Prime Minister Shinzo Abe, a hawk who came to power last month on a pledge to reverse Japan’s fading fortunes and get tough on diplomacy in the face of tensions with China, outlined details of the budget at a Tokyo press briefing.
Abe said the package was designed to stir Japan’s lumbering economy and create 600,000 new jobs as well as dragging the country out of chronic deflation that has haunted the world’s third-largest economy for years.
Japan’s economy shrank by 0.6 percent in 2011. Last year’s gross domestic product figures have not yet been released.
“With the measures, we will achieve real GDP growth of two percent and 600,000 jobs created,” Abe told the briefing.
“It is crucially important to break out of prolonged deflation and the high yen.”
About 13.1 trillion yen of the 20.2 trillion yen ($226.5 billion) package would be financed by Tokyo for economic stimulus and public pension financing, with the remainder covered by local governments and the private sector.
Rebuilding disaster-struck areas, making more schools and hospitals earthquake resistant, and upgrading ageing infrastructure were among the planned measures.
Abe also repeated a call for Tokyo and the Bank of Japan (BoJ) to “join hands” on driving growth, comments that have stoked tension between the new leader and BoJ chief Masaaki Shirakawa over perceived threats to the central bank’s independence and policy decisions.
The surging Japanese currency, which hit record highs around 75 against the dollar in late 2011, hammered the country’s exporters by making their products less competitive overseas.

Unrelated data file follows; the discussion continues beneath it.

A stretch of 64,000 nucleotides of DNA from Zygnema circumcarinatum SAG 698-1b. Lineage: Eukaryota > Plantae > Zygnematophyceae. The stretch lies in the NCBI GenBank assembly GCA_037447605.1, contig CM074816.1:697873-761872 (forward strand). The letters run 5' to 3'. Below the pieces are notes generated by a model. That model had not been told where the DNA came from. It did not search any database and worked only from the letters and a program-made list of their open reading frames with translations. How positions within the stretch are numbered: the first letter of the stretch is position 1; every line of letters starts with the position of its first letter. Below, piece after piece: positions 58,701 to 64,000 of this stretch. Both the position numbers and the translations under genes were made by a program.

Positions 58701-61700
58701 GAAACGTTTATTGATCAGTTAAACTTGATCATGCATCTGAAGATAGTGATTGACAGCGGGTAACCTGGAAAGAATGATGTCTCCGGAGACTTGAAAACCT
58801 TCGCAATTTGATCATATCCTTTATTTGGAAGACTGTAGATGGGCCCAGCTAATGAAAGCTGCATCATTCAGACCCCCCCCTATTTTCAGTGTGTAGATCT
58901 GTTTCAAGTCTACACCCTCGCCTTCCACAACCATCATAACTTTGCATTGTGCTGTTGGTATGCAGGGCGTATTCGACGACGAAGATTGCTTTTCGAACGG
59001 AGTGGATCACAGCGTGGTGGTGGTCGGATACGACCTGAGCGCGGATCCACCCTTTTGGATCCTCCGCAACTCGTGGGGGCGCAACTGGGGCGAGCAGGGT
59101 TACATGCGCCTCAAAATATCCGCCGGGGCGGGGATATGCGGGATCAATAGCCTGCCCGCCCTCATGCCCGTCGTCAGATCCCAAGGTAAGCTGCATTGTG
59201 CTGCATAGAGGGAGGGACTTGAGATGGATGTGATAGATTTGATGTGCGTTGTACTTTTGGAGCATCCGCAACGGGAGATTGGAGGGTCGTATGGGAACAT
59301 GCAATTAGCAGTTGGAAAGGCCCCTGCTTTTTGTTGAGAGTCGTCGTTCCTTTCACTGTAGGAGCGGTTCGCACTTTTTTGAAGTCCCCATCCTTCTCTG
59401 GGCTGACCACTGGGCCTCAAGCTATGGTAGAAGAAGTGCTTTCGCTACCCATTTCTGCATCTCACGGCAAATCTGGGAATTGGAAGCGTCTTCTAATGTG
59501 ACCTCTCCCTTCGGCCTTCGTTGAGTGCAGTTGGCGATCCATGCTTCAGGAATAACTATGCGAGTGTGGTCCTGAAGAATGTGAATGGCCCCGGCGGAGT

The foreign exchange dilemma came as Japan was already struggling to cement a recovery after the 2011 quake-tsunami disaster and slowing demand in key export markets including debt-hit Europe.
But the yen has been tumbling in recent weeks as speculation ramps up that the BoJ will respond to Abe’s wishes with more aggressive monetary easing.
On Friday, the yen plunged again, hitting a more than two-year low against the dollar while the benchmark Nikkei 225 stock index soared 1.20 percent in morning trade on hopes the new government’s policies will help growth.
But the big spending plans have stoked fears over Japan’s already tattered fiscal health, the worst among industrial countries with public debt standing at more than twice the size of the economy.
Abe, however, insisted the package was not just a return to form to his Liberal Democratic Party (LDP), which has a history of turning on the fiscal taps especially in vote-rich rural areas, and is dismissed by critics as pork-barrelling.
The LDP ruled Japan for most of the past six decades, a streak last broken in 2009 when the rival Democratic Party of Japan (DPJ) swept to power. The DPJ was booted out in December general elections.
“There is a suspicion that it is a kind of wasteful spending on white elephant projects that the LDP did in the past. That’s wrong,” Abe said Friday.
“Fiscal discipline is quite important. However, without a strong economy… we cannot improve fiscal health.”
Tokyo is also planning to spend a relatively small 180.5 billion yen on missiles, fighter jets and helicopters to beef up Japan’s military.
It comes as Japan is embroiled in an increasingly bitter territorial row with China over a group of uninhabited islands in the East China Sea and fears about an unpredictable North Korea, which sent a rocket over Japan’s southern islands last month.
Beijing has sent vessels to the area dozens of times since — most recently on Monday — and late last year dispatched a plane in what was the first ever intrusion into Japanese airspace by its sometimes hostile neighbour.